I grew up near Cape Canaveral, so the space program was always a part of my environment as a kid. The first Space Shuttle launch happened when I was still a little kid, and all up through high school I loved the familiar rumbling sensation that accompanied a launch. It’s weird that something as amazing as going into space would ever seem mundane enough that we would walk outside during school, watch until the plume had reached the limits of our vision, and then go back inside to resume classes. To some extent, I took the space program for granted because I was surrounded by it, but at the same time it’s something that still has its hooks in me, and I gravitate toward stories about How We Went to Space.
Today’s stack is about space travel—a lot of it is fiction, but with some fun connections to the real thing.
This is the second book in the Lady Astronaut series, and I really enjoyed this one as well. Some spoilers here if you haven’t read the first book! The International Aerospace Coalition has managed to establish a moon colony, and is working on its mission to Mars. Elma York—the Lady Astronaut herself—has been tapped to join the mission, though it’s a late-stage replacement in part due to political pressures and fundraising, which causes some tension among the rest of crew.
Another source of tension is the rise of Earth Firsters—those who believe that all this money being spent on space exploration is a waste, when there are so many problems that haven’t been solved on Earth. For some, there’s skepticism that the climate predictions are real; for others, there’s a recognition that even if a Mars colony is established, not everyone on Earth is going to be able to go, and they know who will be left out when resources are limited.
On board the Mars crafts—two ships carrying the human crew and one uncrewed cargo ship—things aren’t always peachy, either. The copilot of one ship is from South African and refused to serve on a ship that included anyone of color, resulting in a sort of “separate but equal” situation that is severely strained when the ships encounter a string of disasters. I also appreciated getting to know Parker a bit better—he’s the captain of Elma’s ship and has been a thorn in her side throughout the first book, but we get a peek behind the curtain to see who he is behind his flashy astronaut smile.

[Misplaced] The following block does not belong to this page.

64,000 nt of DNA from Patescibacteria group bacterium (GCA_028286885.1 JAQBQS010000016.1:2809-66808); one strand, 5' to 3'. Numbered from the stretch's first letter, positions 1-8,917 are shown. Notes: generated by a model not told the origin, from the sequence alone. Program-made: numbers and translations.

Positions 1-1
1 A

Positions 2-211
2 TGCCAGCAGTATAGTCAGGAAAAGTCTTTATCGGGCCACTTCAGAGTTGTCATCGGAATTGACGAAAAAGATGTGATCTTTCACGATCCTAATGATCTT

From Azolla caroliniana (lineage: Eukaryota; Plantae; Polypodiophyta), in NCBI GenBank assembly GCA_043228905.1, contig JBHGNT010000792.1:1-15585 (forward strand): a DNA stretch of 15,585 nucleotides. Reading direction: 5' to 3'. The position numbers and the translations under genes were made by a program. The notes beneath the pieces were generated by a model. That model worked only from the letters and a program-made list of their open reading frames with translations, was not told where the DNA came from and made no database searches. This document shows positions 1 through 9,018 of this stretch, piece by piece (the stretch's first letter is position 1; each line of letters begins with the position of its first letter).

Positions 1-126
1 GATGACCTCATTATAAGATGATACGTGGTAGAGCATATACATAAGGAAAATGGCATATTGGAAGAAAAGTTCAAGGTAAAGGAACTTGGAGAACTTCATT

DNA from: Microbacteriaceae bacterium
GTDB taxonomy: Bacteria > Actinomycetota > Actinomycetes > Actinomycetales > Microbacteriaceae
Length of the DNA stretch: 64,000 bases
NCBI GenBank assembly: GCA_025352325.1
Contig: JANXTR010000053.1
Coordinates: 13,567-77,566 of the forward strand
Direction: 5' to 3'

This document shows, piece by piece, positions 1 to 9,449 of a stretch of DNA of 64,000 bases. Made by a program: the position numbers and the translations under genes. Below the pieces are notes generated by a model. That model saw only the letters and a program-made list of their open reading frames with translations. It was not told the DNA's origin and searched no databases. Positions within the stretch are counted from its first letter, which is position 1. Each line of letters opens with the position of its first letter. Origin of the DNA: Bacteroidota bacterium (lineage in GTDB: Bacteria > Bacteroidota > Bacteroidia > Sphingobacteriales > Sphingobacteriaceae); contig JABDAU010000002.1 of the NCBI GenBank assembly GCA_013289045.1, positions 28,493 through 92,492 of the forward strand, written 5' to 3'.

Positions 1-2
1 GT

Even though this is fiction, a lot of the challenges of space travel feel very real, both the technical feat of getting people into space and the political maneuvering required to keep the program funded. It’s easy to read this story and see the prejudices and stereotypes as a thing of the past, but the reality is that a lot of the attitudes held by particular characters in this alternate 1960s timeline are still reflected in our culture here and now.
While reading this series, I’ve also started watching the Apple TV+ series For All Mankind, another alternate history space race, and I’ve really enjoyed that as well. Both this book series and the TV series touch on a lot of similar topics. I think one of the things that strikes me is how improbable the whole thing seems at times—the sheer number of problems that had to be overcome, the importance of balancing public sentiment with what was best for the program, the boundaries that are pushed and tested, and the danger of it all.
After finishing The Fated Sky, I decided to pause for a bit before diving into the third book, The Relentless Moon, not because I don’t want more, but because I want to make it last a little longer.
I finally got around to watching Lightyear recently—I was curious about it because I’m a huge fan of the Toy Story series but hadn’t known exactly how this movie fit into the picture. As it turns out, the premise is that this is the movie Andy would have seen as a kid, the one that kicked off the Buzz Lightyear toy line. So it’s a sci-fi flick, a mix of action and humor, starring the intrepid Space Ranger Buzz Lightyear.